There’s always a bright side to every story. Growing up in Italy, Eva María learned to appreciate her home country, which she always associated with freedom. She had also learned to trust in herself and to believe in her gut feelings. She felt that she was supposed to move back to Iceland, and at 15 she left Naples to move back. So, as a complexed teenager, she sat down in an Icelandic classroom, for the first time in a very long time. Her goal was to finish the final exams of primary school which would give her access to an Icelandic high school.
“Moving to Iceland helped me come to terms with being a lesbian. Still, I didn’t know anyone else who was. At that time there was no platform on the internet that I knew of where you could find people like yourself or at least know they existed. I felt alone with those feelings and I tried to suppress them. I had boyfriends to try to prove it to myself that I wasn’t a lesbian.”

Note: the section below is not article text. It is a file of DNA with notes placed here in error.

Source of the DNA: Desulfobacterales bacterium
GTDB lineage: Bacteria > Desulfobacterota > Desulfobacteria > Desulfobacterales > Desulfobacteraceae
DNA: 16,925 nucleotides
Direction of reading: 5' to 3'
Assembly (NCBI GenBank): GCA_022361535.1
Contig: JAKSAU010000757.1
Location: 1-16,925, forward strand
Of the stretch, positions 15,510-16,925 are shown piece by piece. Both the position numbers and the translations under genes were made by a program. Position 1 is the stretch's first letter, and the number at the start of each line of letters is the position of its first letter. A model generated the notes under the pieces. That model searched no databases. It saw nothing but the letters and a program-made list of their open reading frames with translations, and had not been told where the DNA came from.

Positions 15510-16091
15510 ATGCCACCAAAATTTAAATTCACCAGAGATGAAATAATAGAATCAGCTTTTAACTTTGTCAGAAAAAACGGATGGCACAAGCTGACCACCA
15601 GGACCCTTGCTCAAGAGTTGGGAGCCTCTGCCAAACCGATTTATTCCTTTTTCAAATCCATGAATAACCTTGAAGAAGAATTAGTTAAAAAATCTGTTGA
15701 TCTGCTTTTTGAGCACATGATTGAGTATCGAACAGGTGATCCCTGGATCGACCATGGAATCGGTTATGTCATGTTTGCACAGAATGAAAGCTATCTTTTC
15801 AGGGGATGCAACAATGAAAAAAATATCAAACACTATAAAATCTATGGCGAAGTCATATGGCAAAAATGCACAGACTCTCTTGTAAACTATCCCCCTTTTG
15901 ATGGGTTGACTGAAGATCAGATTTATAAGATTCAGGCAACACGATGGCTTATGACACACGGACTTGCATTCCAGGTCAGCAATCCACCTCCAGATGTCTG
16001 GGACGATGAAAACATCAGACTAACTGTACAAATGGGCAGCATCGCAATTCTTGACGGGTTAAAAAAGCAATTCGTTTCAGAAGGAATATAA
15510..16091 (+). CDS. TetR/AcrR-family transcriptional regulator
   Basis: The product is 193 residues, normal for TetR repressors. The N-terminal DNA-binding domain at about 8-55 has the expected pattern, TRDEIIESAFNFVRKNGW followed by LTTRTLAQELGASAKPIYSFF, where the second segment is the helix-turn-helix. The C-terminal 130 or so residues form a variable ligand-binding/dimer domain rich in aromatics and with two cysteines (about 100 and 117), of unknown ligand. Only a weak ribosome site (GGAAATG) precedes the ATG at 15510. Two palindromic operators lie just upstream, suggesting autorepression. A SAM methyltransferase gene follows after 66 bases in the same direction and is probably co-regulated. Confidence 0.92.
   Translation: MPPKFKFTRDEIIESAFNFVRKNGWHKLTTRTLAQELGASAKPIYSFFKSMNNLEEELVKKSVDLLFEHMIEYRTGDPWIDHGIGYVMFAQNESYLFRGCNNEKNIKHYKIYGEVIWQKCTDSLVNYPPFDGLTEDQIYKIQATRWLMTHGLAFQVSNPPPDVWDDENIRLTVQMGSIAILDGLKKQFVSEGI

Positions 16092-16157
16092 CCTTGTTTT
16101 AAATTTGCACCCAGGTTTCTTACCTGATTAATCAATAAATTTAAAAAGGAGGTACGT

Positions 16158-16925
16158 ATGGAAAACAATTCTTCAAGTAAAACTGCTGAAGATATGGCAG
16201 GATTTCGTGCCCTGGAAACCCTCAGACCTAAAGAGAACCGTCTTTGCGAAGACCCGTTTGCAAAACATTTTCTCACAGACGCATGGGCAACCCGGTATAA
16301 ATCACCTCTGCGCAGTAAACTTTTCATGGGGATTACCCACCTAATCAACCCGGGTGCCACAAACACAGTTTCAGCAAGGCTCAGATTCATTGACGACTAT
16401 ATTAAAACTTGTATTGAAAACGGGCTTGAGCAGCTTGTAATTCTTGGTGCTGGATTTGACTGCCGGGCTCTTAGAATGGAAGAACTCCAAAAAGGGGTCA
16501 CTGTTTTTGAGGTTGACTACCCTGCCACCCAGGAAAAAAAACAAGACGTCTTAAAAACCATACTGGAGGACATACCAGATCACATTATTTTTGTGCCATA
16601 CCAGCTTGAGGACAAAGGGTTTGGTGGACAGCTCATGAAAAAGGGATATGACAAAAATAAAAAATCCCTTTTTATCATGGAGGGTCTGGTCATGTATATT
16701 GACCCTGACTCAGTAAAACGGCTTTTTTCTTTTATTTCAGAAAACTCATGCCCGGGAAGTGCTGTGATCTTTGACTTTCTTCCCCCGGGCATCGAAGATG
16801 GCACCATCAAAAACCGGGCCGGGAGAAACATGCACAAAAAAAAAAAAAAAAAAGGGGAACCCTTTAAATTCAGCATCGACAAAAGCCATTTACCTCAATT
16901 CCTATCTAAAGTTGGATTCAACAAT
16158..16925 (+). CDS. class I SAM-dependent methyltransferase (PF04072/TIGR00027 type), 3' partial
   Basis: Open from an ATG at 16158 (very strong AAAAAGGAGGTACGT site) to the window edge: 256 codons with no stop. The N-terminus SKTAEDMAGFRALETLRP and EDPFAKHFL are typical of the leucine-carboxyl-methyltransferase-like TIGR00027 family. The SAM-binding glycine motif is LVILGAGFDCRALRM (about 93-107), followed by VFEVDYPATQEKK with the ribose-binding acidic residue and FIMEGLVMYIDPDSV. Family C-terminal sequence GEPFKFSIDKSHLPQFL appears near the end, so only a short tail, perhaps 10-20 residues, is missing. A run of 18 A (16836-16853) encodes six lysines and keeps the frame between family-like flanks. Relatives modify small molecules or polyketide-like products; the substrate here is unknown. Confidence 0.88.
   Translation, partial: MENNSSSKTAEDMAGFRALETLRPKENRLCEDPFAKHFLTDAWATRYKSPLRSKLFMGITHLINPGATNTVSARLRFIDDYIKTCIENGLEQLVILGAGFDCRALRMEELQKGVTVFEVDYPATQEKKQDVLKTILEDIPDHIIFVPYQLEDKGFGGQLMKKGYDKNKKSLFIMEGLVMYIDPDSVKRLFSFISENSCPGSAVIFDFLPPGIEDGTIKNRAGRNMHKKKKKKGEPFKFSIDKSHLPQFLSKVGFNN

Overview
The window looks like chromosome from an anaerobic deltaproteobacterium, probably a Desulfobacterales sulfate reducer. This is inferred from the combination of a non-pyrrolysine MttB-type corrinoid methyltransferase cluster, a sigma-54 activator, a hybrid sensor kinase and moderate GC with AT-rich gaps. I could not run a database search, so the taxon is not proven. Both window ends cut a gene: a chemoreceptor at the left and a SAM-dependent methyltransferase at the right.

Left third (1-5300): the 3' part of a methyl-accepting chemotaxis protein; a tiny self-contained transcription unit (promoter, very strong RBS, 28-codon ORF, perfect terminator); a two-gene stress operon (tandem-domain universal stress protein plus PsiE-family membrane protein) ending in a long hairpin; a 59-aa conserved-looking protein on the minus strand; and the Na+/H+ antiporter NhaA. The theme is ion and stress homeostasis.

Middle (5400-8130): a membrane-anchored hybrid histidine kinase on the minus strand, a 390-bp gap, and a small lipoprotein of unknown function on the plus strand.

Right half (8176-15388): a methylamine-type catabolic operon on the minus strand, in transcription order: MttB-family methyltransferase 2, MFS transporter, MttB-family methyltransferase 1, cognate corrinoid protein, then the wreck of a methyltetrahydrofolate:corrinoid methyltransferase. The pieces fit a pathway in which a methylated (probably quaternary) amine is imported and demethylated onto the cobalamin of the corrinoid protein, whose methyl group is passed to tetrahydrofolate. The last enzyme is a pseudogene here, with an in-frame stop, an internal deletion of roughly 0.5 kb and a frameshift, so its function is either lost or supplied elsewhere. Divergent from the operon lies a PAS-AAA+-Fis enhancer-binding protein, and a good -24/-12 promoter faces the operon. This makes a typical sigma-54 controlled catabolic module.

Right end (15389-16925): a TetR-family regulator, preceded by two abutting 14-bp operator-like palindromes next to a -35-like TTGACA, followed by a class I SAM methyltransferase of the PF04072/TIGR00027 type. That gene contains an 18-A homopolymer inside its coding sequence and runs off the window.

She focused on passing her exams. She had to pass math, Icelandic, English and Danish, so her experience from the Italian education was not much of a help. “I had never been in school in Iceland before for more than a few months at a time, so I was a kind of a challenge for the school system. They had never had a student that age, who had hardly learned any English. I hadn’t learned Icelandic either nor Danish. Two schools even denied taking me in, but Hlíðaskóli luckily accepted me. I went all-in and aced the exams.”
“We’ve heard that some people … say that we are simply capitalists … but our job is our life and we do it with queer passion straight from the heart.”